Example 5
Is AISI 4130 weldable?
The composition range for AISI 4130 is:
0.27-0.34
C
S

<0.040

<0.035

Si

0.15-0.35

Mn

0.35-0.60

Cr

0.80-1.15

Mo

0.15-0.25

It is not possible to answer this


question without knowing the
intended service. The answer
would be different for a gear
component, to operate in a warm
oil bath, and a piece of wellhead
equipment to carry sour gas.

Weldability of materials- Steels

In arc welding, as the weld metal needs mechanical properties to


match the parent metal, the welder must avoid forming defects
in the weld.
Imperfections are principally caused by:
poor welder technique;
insufficient measures to accommodate the material or welding
process;
high stress in the component.
Techniques to avoid imperfections such as lack of fusion and
slag inclusions, which result from poor welder techniques, are
relatively well known. However, the welder should be aware that
the material itself may be susceptible to formation of
imperfections caused by the welding process.
In the materials section of the Job Knowledge for Welders,
guidelines are given on material weldability and precautions to
be taken to avoid defects.

Material types
In terms of weldability, commonly used materials can be divided into the following
types:
Steels
Stainless steels
Aluminium and its alloys
Nickel and its alloys
Copper and its alloys
Titanium and its alloys
Cast iron

Fusion welding processes can be used to weld most alloys of these


materials, in a wide range of thickness.
When imperfections are formed, they will be located in either the
weld metal or the parent material immediately adjacent to the weld,
called the heat affected zone (HAZ).
As chemical composition of the weld metal determines the risk of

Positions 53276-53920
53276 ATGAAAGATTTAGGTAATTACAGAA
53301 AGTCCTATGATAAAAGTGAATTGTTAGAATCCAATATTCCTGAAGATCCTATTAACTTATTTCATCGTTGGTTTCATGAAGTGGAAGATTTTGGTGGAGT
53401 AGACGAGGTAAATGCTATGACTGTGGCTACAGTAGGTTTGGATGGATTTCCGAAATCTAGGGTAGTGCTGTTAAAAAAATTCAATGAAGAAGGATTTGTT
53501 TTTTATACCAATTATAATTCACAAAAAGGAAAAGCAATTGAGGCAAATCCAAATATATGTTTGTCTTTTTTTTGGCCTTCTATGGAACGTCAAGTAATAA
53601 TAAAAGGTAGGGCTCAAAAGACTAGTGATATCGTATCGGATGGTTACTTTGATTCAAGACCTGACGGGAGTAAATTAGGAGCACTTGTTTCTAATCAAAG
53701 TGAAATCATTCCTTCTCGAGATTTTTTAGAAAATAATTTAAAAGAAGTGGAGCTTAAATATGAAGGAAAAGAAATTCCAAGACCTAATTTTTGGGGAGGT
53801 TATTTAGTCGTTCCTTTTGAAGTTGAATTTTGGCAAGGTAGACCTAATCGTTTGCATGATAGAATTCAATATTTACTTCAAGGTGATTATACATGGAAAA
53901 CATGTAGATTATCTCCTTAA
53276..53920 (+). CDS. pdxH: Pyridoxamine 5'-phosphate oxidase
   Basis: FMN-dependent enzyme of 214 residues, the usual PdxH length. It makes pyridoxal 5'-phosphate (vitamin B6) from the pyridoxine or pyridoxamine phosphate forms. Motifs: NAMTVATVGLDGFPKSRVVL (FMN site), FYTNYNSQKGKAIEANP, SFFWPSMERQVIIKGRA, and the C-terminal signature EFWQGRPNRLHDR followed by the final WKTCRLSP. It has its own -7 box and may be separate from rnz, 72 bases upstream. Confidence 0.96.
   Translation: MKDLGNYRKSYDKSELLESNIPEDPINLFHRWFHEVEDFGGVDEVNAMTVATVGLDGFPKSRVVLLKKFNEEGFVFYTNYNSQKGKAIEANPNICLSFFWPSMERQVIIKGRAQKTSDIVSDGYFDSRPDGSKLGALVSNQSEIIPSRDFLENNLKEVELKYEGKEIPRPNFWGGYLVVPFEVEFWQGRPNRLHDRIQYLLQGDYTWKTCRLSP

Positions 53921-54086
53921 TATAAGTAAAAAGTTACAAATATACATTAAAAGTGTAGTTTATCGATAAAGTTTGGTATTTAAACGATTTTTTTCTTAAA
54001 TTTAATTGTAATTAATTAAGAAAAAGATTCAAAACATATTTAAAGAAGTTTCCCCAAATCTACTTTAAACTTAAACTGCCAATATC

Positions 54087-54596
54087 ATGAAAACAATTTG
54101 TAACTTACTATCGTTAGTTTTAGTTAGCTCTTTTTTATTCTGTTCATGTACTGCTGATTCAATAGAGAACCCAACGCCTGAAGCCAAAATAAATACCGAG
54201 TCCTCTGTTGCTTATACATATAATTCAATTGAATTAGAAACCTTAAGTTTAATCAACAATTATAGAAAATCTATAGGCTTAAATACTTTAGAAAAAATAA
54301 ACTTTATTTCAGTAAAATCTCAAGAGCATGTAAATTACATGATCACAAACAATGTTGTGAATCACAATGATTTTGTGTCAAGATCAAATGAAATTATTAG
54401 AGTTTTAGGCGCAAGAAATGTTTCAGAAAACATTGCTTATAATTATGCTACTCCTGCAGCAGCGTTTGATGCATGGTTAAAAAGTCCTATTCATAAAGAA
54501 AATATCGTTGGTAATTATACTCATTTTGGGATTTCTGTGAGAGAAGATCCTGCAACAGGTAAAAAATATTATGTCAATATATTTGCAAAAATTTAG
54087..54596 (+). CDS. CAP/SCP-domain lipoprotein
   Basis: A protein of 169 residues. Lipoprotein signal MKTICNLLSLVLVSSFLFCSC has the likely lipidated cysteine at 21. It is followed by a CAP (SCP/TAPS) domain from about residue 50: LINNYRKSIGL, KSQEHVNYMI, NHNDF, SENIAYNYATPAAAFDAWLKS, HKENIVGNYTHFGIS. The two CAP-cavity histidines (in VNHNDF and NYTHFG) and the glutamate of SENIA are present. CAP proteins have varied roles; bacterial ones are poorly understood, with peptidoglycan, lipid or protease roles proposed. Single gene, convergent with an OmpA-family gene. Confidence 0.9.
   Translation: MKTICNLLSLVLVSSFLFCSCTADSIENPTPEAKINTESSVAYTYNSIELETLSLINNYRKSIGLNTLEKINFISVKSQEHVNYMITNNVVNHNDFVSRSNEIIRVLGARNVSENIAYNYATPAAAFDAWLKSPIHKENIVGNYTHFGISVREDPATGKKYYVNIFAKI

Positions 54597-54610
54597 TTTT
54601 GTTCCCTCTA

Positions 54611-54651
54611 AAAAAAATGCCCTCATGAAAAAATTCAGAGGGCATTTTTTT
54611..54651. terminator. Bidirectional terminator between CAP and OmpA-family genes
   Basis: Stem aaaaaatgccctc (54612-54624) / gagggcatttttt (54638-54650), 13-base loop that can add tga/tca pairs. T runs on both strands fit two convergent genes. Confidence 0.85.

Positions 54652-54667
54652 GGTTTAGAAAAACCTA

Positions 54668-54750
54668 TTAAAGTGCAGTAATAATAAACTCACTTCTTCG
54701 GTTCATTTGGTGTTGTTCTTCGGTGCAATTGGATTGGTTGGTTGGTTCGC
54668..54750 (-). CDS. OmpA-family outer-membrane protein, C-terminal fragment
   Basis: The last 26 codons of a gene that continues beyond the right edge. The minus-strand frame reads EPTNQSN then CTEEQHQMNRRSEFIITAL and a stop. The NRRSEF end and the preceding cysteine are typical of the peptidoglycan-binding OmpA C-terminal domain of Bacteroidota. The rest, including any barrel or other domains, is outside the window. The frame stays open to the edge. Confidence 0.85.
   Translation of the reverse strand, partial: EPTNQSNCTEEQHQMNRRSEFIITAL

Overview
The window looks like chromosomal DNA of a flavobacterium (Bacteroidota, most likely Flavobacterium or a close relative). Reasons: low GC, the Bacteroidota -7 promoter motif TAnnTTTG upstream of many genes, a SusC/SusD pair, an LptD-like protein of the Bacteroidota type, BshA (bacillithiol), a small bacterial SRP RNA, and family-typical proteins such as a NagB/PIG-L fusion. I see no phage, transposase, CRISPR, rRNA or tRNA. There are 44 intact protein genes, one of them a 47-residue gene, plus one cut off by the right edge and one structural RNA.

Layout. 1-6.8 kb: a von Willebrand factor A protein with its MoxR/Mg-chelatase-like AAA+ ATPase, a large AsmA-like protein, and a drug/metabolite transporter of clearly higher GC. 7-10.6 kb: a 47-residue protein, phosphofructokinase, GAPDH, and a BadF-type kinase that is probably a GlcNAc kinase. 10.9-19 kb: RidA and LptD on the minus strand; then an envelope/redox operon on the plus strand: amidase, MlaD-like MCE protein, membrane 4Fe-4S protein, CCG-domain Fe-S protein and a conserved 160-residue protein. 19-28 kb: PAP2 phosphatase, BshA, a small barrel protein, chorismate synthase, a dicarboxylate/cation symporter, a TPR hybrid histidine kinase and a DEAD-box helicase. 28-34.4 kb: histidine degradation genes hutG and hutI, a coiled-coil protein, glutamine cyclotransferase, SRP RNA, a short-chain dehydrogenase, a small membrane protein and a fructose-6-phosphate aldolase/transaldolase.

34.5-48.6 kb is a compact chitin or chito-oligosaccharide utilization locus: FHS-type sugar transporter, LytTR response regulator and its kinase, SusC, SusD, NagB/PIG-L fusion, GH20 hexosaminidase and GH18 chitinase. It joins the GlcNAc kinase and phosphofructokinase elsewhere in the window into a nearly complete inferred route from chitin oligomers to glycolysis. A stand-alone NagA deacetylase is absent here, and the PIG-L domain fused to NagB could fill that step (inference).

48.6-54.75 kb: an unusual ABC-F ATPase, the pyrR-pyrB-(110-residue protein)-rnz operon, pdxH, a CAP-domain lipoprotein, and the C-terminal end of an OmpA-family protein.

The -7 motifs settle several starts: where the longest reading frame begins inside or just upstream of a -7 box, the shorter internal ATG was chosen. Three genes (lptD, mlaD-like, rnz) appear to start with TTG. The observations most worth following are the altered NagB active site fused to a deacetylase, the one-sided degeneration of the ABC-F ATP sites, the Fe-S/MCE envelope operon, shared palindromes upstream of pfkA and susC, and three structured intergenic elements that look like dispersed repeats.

imperfections, the choice of filler metal may be crucial not only in
achieving adequate mechanical properties and corrosion resistance
but also in producing a sound weld.
HAZ imperfections are caused by the adverse effect of the heat
generated during welding and can only be avoided by strict
adherence to the welding procedure.

Imperfections in welds
Commonly used steels are considered to
be readily welded and can be at risk from
the imperfections:

porosity;
solidification cracking;
hydrogen cracking;
reheat cracking.
lamellar tearing

Using modern steels and consumables,


these types of defects are less likely to
arise.

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Welding Metallurgy and Weldability of Stainless Steels


by John C. Lippold (Author), Damian J. Kotecki (Author)

New developments in advanced welding

Edited by N Ahmed, CSIRO, Australia

- discusses the changes in advanced welding


techniques
- looks at new technologies
- explores mechanical and structural
engineering examples
summarises some of the most important of
these and their applications in mechanical
and structural engineering.

US $275.00

begins by reviewing advances in gas metal


arc welding, tubular cored wired welding and
gas tungsten arc welding.
A number of chapters discuss developments
in laser welding, including laser beam
welding and Nd:YAG laser welding.
Other new techniques such as electron beam
welding, explosion welding and ultrasonic
welding are also analysed.
The book concludes with a review of current
research into health and safety issues.
This is a standard guide for the welding
community

Contents
Gas metal arc welding
Tubular cored wire welding
Gas tungsten arc welding
Laser beam welding
Nd: YAG laser welding
New developments in laser welding
Electron beam welding
Developments in explosion welding technology
Ultrasonic metal welding
Occupational health and safety